1. As the affidavits introduced in evidence were reproductions of the original affidavits, they were admissible notwithstanding Adams' objection based on the best evidence rule. OCGA § 24-5-26. Because the affidavits supporting the forgeries alleged in Counts 1, 2, and 7 were also supported by the testimony of officials of the companies whose checks were forged, the affidavits were cumulative of the officials' testimony. Consequently, any error concerning the admission of these affidavits was harmless. Flowers v. State, 181 Ga.App. 572, 353 S.E.2d 69.
2. Regarding the forgeries in Counts 3, 4, 5, and 6, however, we must reach a different result. Although Adams correctly asserts these affidavits were inadmissible as business records because the prosecution failed to lay a proper foundation for their admissibility (see OCGA § 24-3-14(b); Suarez v. Suarez, 257 Ga. 102, 103, 355 S.E.2d 649; Jackson v. State, 209 Ga.App. 217, 219, 433 S.E.2d 655; Oldham v. State, 205 Ga. App. 268, 270, 422 S.E.2d 38), we reverse for a more fundamental reason: Affidavits of absent witnesses cannot be admitted in evidence at criminal trials because doing so violates the right of defendants to confront witnesses against them. Smith v. State, 147 Ga. 689, 95 S.E. 281.
"It is basic that [e]very person charged with an offense against the laws of this State shall be confronted with the witnesses testifying against him. It is also basic that [u]pon the trial of a criminal case upon the issue of guilty or not guilty, ex parte affidavits are not admissible either for or against the accused. The basis of these rules is the fundamental principle that in a criminal prosecution the testimony of the witnesses shall be taken before the court, so that at the time they give the testimony they will be sworn and will be subject to cross examination, the scrutiny of the court, and confrontation by the accused." (Citation and punctuation omitted.) Becton v. State, 134 Ga.App. 100, 101, 213 S.E.2d 195.
Even though properly authenticated business records may be admitted in evidence in criminal trials as an exception to the hearsay rule (see OCGA § 24-3-14(b); Oldham v. State, supra), these affidavits were not business records because they were not memoranda or records of acts, transactions, occurrences, or events (see OCGA § 24-3-14(b); Finch v. Caldwell, 155 Ga.App. 813, 815, 273 S.E.2d 216), and they contained inadmissible opinions and conclusions. Malcolm v. State, 263 Ga. 369, 370, 434 S.E.2d 479; Luke v. Spicer, 194 Ga.App. 183, 184, 390 S.E.2d 267; Finch v. Caldwell, supra. Moreover, the business record exception is an exception to the hearsay rule (Oldham, supra at 269, 422 S.E.2d 38), and not a general exception to the confrontation clause.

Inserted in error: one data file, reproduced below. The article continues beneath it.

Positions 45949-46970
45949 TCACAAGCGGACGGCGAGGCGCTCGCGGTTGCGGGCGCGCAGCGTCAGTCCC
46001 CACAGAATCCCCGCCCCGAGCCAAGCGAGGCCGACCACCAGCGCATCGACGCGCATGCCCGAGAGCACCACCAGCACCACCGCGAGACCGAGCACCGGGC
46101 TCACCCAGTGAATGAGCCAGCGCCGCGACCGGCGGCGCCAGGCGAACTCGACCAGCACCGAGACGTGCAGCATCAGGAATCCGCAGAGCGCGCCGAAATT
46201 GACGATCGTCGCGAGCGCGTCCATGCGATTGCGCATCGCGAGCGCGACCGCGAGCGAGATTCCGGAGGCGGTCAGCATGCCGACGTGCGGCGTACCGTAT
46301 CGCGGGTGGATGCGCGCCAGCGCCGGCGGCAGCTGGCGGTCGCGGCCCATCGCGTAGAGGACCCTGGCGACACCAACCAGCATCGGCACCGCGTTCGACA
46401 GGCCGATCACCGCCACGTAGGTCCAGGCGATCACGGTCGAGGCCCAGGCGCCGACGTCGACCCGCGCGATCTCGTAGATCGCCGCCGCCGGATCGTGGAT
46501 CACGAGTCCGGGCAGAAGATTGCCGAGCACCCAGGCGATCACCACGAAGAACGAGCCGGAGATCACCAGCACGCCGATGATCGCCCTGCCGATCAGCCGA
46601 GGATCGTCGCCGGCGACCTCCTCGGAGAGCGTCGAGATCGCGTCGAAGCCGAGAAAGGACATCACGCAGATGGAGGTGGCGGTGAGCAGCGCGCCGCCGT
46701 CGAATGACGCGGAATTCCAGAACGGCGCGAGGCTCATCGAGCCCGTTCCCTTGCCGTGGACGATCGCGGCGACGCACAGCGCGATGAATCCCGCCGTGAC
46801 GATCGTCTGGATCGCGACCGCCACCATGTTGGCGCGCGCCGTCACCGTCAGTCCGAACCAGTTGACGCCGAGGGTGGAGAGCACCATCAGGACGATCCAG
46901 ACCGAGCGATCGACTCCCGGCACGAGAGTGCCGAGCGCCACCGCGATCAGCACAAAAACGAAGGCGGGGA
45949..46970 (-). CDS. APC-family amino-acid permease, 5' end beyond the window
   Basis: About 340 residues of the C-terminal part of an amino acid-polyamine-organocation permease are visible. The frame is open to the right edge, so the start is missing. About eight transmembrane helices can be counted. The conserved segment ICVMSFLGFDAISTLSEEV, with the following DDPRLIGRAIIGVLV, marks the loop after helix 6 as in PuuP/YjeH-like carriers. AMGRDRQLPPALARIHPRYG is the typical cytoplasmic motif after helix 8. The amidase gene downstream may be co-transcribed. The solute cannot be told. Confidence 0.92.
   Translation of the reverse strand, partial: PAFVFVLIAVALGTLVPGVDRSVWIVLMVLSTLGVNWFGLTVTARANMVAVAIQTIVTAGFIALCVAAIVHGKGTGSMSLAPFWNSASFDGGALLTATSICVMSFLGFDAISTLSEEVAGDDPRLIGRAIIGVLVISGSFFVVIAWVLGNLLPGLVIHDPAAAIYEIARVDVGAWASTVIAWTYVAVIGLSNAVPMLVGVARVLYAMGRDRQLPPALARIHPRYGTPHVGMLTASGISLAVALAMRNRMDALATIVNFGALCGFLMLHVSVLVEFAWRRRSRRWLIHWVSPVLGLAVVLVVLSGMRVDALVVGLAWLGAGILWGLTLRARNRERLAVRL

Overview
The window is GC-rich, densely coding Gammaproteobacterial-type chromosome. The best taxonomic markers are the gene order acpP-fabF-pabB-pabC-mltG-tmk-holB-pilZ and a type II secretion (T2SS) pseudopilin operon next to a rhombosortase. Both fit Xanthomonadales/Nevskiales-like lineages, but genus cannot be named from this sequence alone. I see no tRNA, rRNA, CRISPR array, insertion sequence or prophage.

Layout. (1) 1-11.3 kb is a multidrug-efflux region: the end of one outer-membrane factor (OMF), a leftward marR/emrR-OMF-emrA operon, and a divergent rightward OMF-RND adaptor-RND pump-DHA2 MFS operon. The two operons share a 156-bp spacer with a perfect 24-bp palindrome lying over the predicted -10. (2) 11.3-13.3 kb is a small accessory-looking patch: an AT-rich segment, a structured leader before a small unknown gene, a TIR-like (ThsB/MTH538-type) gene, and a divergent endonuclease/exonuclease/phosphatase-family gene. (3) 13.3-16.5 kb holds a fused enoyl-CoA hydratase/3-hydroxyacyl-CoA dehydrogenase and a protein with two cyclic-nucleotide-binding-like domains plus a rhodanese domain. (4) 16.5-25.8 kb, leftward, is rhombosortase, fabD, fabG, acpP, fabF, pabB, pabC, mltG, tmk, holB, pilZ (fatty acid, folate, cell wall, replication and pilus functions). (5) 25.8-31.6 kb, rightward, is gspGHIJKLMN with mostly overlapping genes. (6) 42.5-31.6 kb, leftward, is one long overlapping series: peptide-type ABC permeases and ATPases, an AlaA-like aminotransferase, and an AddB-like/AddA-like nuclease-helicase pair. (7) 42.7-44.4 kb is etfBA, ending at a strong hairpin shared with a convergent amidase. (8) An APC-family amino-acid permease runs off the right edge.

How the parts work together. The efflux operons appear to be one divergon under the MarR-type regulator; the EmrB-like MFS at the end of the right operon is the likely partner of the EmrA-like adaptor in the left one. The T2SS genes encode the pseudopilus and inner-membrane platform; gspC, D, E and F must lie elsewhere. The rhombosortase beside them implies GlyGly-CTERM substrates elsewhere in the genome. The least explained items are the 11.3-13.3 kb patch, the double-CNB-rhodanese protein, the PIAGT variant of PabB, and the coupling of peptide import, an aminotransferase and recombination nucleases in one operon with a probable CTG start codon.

*184 We recognize that admission of evidence under exceptions to the hearsay rule necessarily does not implicate the confrontation clause (Higgs v. State, 256 Ga. 606, 608-609, 351 S.E.2d 448), but testimonial affidavits such as these do not satisfy the criteria for admission in evidence. Finch v. Caldwell, supra.
Consequently, the trial court erred by admitting these affidavits.
3. Because no other evidence was introduced on Counts 3, 4, 5, and 6 proving the essential element of the crime of forgery that the checks were drawn without authority, the trial court erred by denying Adams' motion for a directed verdict on these counts. Thus, the judgment of the trial court on Counts 3, 4, 5, and 6 must be reversed, and the case remanded with direction to enter a directed verdict of acquittal on those counts and to vacate any sentence imposed thereon.
Judgment affirmed in part and reversed in part.
JOHNSON and SMITH, JJ., concur.